British social policy defined

An idiocy wrapped in a lunacy wrapped in an absurdity, to produce misery and squalor

Dalrymple writes:

A tax on knowledge is a terrible thing, but a tax on ignorance, prejudice, evasion and half-truth is worse. That is what every British household with a television must pay, for the privilege of having the earnest but frivolous lucubrations of the BBC purveyed to it, whether it wants them or not.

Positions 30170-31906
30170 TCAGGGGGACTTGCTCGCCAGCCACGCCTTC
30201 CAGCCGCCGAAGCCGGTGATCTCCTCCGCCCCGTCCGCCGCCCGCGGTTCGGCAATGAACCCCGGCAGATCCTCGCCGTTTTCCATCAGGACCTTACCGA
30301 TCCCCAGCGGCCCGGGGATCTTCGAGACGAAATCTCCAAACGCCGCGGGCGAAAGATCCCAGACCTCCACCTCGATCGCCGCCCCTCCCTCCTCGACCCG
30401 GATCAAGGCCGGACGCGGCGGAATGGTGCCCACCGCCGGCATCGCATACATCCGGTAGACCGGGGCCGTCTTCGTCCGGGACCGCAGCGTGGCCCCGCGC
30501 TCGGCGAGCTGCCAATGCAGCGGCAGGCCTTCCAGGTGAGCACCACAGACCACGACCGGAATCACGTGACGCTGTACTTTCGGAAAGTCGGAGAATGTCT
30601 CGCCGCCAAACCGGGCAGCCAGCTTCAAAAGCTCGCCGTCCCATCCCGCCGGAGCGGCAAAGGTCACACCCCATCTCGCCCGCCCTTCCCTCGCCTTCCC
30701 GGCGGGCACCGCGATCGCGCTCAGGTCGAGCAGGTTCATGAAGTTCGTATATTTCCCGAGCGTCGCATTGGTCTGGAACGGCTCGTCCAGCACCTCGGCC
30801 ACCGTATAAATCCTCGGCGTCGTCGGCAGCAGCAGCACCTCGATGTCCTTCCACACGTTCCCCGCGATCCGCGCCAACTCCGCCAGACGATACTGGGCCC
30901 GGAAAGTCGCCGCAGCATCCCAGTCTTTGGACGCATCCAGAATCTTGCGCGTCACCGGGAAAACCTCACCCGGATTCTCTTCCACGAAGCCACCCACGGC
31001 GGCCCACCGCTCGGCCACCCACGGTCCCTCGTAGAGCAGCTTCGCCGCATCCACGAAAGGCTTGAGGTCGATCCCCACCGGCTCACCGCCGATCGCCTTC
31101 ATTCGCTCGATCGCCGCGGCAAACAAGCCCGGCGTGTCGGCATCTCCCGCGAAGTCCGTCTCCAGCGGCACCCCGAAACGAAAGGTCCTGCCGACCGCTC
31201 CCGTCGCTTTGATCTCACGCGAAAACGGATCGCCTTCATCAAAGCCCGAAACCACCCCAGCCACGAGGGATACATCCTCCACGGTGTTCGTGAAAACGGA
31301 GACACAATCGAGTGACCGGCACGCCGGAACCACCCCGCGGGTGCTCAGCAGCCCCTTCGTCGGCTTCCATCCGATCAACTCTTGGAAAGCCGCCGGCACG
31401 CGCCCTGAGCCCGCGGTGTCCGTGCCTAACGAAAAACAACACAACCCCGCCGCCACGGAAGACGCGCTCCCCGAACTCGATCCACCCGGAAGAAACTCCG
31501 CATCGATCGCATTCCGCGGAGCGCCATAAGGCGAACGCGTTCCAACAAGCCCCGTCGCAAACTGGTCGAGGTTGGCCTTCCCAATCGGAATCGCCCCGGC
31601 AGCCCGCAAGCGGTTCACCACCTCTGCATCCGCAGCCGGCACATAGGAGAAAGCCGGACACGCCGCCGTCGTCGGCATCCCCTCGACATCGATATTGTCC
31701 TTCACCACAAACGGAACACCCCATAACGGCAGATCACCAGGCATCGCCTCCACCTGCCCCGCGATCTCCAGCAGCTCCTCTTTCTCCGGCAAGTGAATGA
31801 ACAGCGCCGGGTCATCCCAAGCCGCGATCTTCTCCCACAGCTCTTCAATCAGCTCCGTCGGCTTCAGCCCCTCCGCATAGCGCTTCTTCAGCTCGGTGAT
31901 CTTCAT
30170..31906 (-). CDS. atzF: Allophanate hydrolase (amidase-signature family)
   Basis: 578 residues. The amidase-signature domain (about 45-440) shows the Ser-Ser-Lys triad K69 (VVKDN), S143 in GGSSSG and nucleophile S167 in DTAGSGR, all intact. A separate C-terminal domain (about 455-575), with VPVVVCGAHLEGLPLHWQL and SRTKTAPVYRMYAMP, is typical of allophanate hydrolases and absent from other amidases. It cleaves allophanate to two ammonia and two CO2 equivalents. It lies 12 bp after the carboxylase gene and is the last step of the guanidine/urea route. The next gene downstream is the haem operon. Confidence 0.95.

This poll tax — or licence fee, as it is known — is the equivalent of nearly $200 per household a year, and is thus worth evading. Unfortunately, it costs nearly three times as much to catch evaders as the licence fees would have raised if paid. One proposal is to halve the licence fee for single mothers. Dalrymple comments:

In other words, we should subsidise a subsidy, in the name of a universal right to misinformation and trashy entertainment (and at the same time confer yet another incentive for single parenthood).

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